The Kindle Fire, retailing for only $199, could be the Android tablet that sells in volumes and provides real competition against the iPad from Apple (NSDQ: AAPL). The analysts at Nomura have looked at what the consequence will be for other tablet makers (not just those building on Google’s Android), and it’s not pretty: the investment bank predicts a “devastating” holiday season for the likes of Motorola (NYSE: MMI), RIM (NSDQ: RIMM), HTC and Samsung. But the dark cloud for tablet makers has a silver lining for consumers: the oversupply of those tablets in the retail channel will result in some major price cuts ahead to move inventory.
In a research note, Richard Windsor notes that even though these four tablet makers are all forecasted to have increases in shipments in coming quarters, price and content are going to win out over functionality (another take on the “death of the spec” that MG Siegler wrote about in Tech Crunch last week):
“We are struggling to see why a consumer would pay twice as much for a slightly larger tablet but with little content,” writes Windsor. (Basic retail prices for the PlayBook, which is now already being discounted, were around $359; the iPad, Samsung Galaxy Tab and Sony (NYSE: SNE) Tablet all retail for $499; the Xoom for $459.)
Amazon (NSDQ: AMZN) has been projected to sell as many as five million Kindles in Q4 in the U.S.. Against that, if you believe the projections from IDC, the number of other tablets in the retail channel could be as high as three million to four million units by January 2012, which will now be struggling even more to find buyers. The only way of dealing with that “inventory overhang” will be “aggressive cuts,” he writes.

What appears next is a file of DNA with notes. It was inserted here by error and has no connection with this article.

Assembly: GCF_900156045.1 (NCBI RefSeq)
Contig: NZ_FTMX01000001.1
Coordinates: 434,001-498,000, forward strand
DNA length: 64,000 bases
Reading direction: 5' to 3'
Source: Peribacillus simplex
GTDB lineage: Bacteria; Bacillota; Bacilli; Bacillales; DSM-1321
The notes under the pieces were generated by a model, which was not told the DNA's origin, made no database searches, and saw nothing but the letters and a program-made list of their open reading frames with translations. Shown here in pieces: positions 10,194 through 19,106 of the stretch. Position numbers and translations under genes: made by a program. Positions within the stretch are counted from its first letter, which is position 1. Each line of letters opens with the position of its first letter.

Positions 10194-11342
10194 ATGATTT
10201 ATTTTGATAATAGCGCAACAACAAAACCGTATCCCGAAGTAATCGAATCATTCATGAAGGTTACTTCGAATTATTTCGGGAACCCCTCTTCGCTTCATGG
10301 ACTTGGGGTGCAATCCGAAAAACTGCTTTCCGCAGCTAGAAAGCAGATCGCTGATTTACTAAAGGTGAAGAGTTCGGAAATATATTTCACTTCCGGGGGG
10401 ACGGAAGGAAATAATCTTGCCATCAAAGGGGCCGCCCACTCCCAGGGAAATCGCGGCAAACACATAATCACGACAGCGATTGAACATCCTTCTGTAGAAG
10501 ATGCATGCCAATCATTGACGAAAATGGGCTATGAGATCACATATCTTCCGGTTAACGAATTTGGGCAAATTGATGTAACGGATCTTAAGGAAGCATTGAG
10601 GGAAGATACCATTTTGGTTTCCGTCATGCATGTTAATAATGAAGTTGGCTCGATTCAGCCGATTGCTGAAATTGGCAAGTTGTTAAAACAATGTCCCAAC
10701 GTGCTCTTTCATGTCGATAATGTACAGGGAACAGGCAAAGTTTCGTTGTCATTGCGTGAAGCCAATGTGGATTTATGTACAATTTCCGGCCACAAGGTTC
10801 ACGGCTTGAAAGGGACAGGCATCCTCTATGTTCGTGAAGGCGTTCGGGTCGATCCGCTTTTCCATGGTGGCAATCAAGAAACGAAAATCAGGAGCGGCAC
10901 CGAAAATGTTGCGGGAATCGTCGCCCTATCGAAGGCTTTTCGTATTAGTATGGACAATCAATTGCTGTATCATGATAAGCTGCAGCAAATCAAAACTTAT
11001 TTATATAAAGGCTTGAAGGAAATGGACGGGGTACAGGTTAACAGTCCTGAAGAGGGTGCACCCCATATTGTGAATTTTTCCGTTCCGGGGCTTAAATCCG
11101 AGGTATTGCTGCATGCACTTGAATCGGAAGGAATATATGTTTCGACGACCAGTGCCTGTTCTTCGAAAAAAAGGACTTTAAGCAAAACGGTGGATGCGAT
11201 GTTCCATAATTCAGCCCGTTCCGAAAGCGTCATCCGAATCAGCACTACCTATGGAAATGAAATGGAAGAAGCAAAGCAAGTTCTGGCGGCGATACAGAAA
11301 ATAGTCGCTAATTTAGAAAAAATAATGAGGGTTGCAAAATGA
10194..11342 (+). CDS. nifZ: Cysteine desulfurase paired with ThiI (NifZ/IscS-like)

But it’s not all brilliant news for Amazon, either: Nomura estimates that at the moment Amazon is losing $10.63 of gross merchandise margin per Kindle Fire sold, calculated by Nomura after analysing the bills of material for the device. That loss is based on 1 million units sold; but the more Amazon sells, the worse that margin gets:
That’s a loss Amazon is probably willing to take right now, in order to get traction for its money-making digital content business, writes Nomura. It projects that business will make Amazon some $1 billion in revenues in 2011 — or 12 percent of all of Amazon’s media revenues (which also includes sales of DVDs, CDs and other media).
But ultimately that loss might also lead to Amazon partnering up with hardware manufacturers to make the device longer-term — opening the door again for Samsung, HTC and Motorola, and others, perhaps?
What else could you get from this? Since Amazon has yet to start retailing the Fire outside the U.S., there are still openings for tablet makers to turn things around elsewhere — although with no obvious new offerings to compete with the content portfolio that Amazon (and Apple) have available to users via their app stores and other cloud-based media services, for the moment they unfortunately remain sitting ducks.